Signposts have been evaluated very positively by students. Tutors considered the project to be a ‘welcome collaborative process’ in which ‘key improvements were made, for students, based directly on the project reflection and solutions put forward’. Project data formed a backbone of evidence for the module Mid Life Review, to chart the development road forward for the module. The project thus contributed to the development of the module as a whole. It is envisioned that the lessons and evidence from the project will be integrated into the forthcoming module re-write (beginning 2021-22).

The entire process was facilitated by Lesley working in conjunction with Rob, and simultaneously conceptualised using Grounded Theory Method (GTM) as part of the PhD work. This has resulted in a new conceptual framework called ULTIMATE – Using Learning Technology in Making Action-based Transformative Enhancements. The ULTIMATE framework will guide teams through a structured but flexible collaborative action research-based process, which is designed to inclusively identify and address issues in complex learning design and delivery challenges. It can also be applied to other contexts and challenging scenarios which may be spread across geographical and functional boundaries.

ULTIMATE could thus assist module teams who are facing uncertain or indeterminate learning design and delivery situations and would like to encourage and embrace the collaborative integration of insights from their tutors, students, module team and other stakeholders, whilst embracing supporting data.

Related resources

Boyd, L. and Janes, R. (2021) Using technology-enabled learning networks to drive module improvements in STEM. eSTEeM Final Report (PDF)

Boyd, L. and Janes, R. ULTIMATE framework (Excel)

Boyd, L., 2019. Using Technology-Enabled Learning Networks to Drive Module Improvements in the UK Open University. Journal of Interactive Media in Education, 2019(1), p.16. DOI:

Boyd, L., Janes, R. and Olney, T. (2019) Using technology-enabled learning networks to drive module improvements in STEM. Presentation at the 8th eSTEeM Annual Conference, 8-9 May 2019, The Open University. (PPT)

Boyd, L., Leach, C., Janes, R. and Olney, T. (2019) The search for collaborative improvements: using learning networks and learning analytics to drive module improvements in STEM at the Open University. Presentation at the Horizons in STEM HE Conference, 3-4 July 2019, Kingston University London. (PPT)

Boyd, L. and Janes R. (2018) eSTEeM induction presentation

1 See here for a Badged Open Course developed by the OU and hosted on OpenLearn, on Teaching and learning tricky topics, as a practice-based application of Threshold Concepts theory (Meyer and Land, 2006).

Use of augmented reality in a second level human biology module: benefits and challenges

Project leader(s): 
Karen New
  • This project explored the use of a vision-based augmented reality (AR) application (Heart App), which has been developed by the Open University, specifically for a second level Human Biology module (SK299). 
  • Through multiple methodologies, including web survey, questionnaires, focus-groups and interview, this project aimed to explore student and practitioner experiences and perceptions relating to potential benefits and challenges associated with this Heart App.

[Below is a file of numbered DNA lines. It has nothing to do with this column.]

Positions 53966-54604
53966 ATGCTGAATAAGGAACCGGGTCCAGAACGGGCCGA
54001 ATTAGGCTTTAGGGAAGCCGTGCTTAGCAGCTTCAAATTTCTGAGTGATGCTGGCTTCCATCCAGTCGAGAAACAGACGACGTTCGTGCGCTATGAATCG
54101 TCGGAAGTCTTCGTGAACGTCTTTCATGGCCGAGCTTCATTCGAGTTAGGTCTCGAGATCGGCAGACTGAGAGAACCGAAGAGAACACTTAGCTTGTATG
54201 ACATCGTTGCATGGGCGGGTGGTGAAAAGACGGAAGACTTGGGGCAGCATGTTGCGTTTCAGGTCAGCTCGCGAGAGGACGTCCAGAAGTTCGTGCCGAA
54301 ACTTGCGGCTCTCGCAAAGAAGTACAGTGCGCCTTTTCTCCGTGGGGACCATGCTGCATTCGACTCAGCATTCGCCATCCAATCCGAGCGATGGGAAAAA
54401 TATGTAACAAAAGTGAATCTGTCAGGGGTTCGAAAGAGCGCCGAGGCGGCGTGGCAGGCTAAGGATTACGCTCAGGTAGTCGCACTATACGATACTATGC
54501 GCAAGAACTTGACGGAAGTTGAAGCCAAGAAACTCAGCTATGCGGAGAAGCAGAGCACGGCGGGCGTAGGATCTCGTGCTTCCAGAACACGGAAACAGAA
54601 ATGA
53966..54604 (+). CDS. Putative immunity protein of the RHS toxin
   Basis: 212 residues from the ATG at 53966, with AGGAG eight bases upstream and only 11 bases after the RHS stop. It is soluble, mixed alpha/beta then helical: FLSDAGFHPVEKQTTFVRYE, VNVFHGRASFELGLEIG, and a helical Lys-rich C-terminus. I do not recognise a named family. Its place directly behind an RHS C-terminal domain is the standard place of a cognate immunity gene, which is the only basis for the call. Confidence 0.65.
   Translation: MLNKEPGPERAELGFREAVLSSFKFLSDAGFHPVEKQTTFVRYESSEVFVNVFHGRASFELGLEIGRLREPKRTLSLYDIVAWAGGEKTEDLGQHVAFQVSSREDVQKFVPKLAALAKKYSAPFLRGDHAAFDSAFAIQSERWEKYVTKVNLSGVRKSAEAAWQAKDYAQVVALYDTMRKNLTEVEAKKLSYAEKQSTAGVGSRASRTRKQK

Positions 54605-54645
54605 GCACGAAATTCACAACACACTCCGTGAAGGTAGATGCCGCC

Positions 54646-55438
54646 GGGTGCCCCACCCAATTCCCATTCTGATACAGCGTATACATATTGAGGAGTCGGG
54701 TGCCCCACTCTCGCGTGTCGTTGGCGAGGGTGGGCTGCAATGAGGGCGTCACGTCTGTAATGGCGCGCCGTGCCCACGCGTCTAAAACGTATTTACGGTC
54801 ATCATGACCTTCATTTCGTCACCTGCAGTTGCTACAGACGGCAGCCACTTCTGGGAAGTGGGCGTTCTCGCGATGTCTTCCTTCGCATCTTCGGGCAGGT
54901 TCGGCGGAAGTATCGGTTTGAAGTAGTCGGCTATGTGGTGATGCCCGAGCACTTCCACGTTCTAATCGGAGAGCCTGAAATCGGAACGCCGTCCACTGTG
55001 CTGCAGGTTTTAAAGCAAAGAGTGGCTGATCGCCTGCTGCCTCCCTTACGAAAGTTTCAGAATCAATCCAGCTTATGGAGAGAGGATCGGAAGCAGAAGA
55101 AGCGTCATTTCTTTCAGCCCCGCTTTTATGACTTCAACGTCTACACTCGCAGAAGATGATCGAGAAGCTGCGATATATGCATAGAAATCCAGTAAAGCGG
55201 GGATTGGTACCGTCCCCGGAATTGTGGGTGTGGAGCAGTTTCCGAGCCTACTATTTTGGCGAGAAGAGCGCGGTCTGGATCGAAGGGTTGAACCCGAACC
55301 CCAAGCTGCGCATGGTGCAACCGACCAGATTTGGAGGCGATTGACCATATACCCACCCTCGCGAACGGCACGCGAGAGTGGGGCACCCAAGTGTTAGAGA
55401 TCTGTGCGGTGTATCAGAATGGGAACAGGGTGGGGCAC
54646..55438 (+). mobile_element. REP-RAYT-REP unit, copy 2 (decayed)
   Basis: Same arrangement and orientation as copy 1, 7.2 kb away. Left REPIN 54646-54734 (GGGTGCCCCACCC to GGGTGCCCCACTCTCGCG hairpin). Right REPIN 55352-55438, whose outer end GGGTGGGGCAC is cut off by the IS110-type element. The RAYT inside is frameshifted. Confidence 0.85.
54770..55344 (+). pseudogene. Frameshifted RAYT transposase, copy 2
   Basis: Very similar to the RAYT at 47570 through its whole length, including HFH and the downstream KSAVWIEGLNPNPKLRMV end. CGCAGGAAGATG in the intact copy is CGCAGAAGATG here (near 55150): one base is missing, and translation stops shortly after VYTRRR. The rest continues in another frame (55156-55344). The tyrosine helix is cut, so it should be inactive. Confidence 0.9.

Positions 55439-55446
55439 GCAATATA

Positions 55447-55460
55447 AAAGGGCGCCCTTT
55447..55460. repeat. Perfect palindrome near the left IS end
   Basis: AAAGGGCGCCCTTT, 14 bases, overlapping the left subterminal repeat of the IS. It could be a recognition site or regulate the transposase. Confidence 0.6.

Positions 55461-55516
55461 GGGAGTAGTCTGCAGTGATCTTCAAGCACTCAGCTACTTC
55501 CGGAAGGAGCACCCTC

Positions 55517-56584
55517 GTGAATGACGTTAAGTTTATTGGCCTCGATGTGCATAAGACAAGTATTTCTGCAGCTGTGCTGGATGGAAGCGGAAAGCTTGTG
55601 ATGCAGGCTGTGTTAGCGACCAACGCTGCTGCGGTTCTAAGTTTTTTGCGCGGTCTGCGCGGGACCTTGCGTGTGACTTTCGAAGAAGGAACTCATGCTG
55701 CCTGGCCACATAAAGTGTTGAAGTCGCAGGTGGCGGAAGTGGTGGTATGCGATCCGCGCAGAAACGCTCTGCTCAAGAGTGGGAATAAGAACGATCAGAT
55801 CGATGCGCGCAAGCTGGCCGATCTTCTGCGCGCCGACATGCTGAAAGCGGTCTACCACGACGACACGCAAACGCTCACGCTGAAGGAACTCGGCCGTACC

• Findings indicate that although most students reported finding the Heart App easy to install on their device(s), a number experienced some difficulty, and as a result of this project, the student instructions are being improved for the next presentation of the module. 
  • The results also suggest that there is some uncertainty with regards to whether students understand the nature of augmented reality.  As a result of this project, the initial user interface on Open Science Laboratory is going to be changed, to make it clearer for students the best devices to use, how to download the Heart App, and what to expect in terms of output during use.  
  • Students reported that they valued being in control of the pace of their learning.  They also commented positively on the ability to visualise aspects of the heart; students indicated that being able to manipulate and visualise structures consolidated their learning from the text.
  • However, it is important to acknowledge that just over one-fifth of the combined email survey respondents (students on 18J and 17J presentations) felt that the Heart App did not aid their understanding of the anatomy/physiology of the heart, with some 17% of respondents overall finding the 3D heart too complex to interpret.  Although the reasons behind this result are difficult to unpick, it may be related to technological/practicalities of use, and hence improved support around use of the Heart App may help students on future presentations.
  • The majority of students found the Heart App was fun to use (approx. 58% of non-nursing students, 65% nursing students), and over three quarters of respondents wanted to see AR used more often to support their learning, a finding which supports experiences in the wider literature on the use of AR in education.  However, approx. 45% reported that they preferred learning about the heart using the text, 2Dimages and videos on the module website.   Again, this finding may be tied to technological issues; however, this finding also reinforces the need for a mixed media approach when supporting student learning in an online environment.  Students are not a homogenous group, and different educational approaches and tools may suit different students.
  • Most practitioners responded positively towards the Heart App; reporting that overall, the Heart App was a good use of student time and that it aided understanding of the anatomy and physiology of the heart.

Related resources

New, K. (2020) Use of augmented reality in a second level human biology module: benefits and challenges. eSTEeM Final Report (PDF)

Karen New presentation